How Dove’s ‘Real Beauty’ campaign from 2004 is still an inspiration for sustainable brand marketers today

We all know how big the impact of the ‘Real Beauty’ campaign was when it aired on TV in 2004. It was immediately clear that Dove understood the zeitgeist. And that the competition would have to follow quickly. The campaign is the perfect example of a marketing tipping point strategy: you change an element of the cultural undercurrent into the “new normal” and make it a competitive advantage. This forces the other players in the market to follow and causes an acceleration in an industry.

In 2024, such a tipping point strategy is more relevant than ever. Especially for marketers of sustainable brands. Because today, our zeitgeist is all about the sustainable transition and its acceleration. A number of sustainable brands are already successfully applying this strategy: Triodos in the banking sector, Hollie in the breakfast cereal market, and Allbirds in the sneaker market. And I would like to put the strategy of the latter in the spotlight.

The importance of context

Allbirds sneakers literally tell you how many kilograms of CO2e are needed to produce them. This value is now also on the labels of brands such as Adidas and Asics.

Now you might be thinking: “What does 1 kg CO2e actually mean”? That’s fair, but the same applies to 1 calorie. You may not know what it is, but you do know that you will get a belly if you consume more than 2,500 of them every day. The same applies to CO2e.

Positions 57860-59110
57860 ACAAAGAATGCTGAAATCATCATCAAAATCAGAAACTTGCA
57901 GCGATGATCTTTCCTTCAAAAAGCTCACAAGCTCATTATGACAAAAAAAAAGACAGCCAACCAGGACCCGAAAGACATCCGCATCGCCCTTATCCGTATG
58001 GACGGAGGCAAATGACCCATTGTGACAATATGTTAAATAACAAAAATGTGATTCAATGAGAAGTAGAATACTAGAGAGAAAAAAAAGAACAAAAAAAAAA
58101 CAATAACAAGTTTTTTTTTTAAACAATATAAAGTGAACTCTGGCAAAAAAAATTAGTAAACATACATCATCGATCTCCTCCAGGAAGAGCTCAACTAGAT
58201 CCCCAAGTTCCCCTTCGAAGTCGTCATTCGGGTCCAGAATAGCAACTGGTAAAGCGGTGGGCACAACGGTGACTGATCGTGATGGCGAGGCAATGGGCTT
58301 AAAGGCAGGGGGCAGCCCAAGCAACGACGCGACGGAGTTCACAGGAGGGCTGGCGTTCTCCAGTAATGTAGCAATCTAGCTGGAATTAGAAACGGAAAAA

My shoes have 7.1 kg CO2e. And Allbirds teaches me as a customer that the production of a t-shirt emits 13.6 kg CO2e, a hoodie 20.2, a pair of jeans 29.6, and a banana 0.1. They give me context, a handle to understand what is a lot and a little emissions. So if I see 10.7 kg CO2e on Asics sneakers, I know that they weigh heavier on the planet than my shoes.

First aid for competitors

Allbirds doesn’t just want to encourage their competitors to be transparent about CO2e. They also want to help. For example, they let their customers know that their competitors can download their “carbon calculator” for free. This tool calculates on a granular level how much CO2e is emitted at every step in the production chain. Handy.

And this pioneering role also leads to surprising collaborations. For example, they recently agreed to Adidas’ request to jointly produce a sneaker with as small a footprint as possible.

But personally, I only really became a fan of the brand when they themselves produced a zero-carbon sneaker and made the entire process available to their competitors for free in a handbook. In short: thanks to Allbirds, every brand can now also produce CO2-neutral sneakers.

Just like Dove, Allbirds redefines the market around something that consumers care about today. They “own” it and help their competitors to follow. In this way, they cause a sustainable acceleration in the industry. A marketing tipping point strategy that I haven’t seen since Dove, maybe.

Close to me, far from activism

Do they want to become the Patagonia of sneakers with this sustainable acceleration? Not at all. They just want to make affordable sneakers that look good, feel good, and are produced with as low a CO2e emissions as possible. They are absolutely succeeding in this. Without any form of climate activism. But with an absurdly high level of transparency.

They keep their customers informed of every step, even if something doesn’t work out. In doing so, they show that they are a responsible company that is close to its customers. They know what concerns me, the Allbirds wearer.

And the result is there: the average annual growth since 2017 is 120% and since 2020, it has been profitable on an operational basis.

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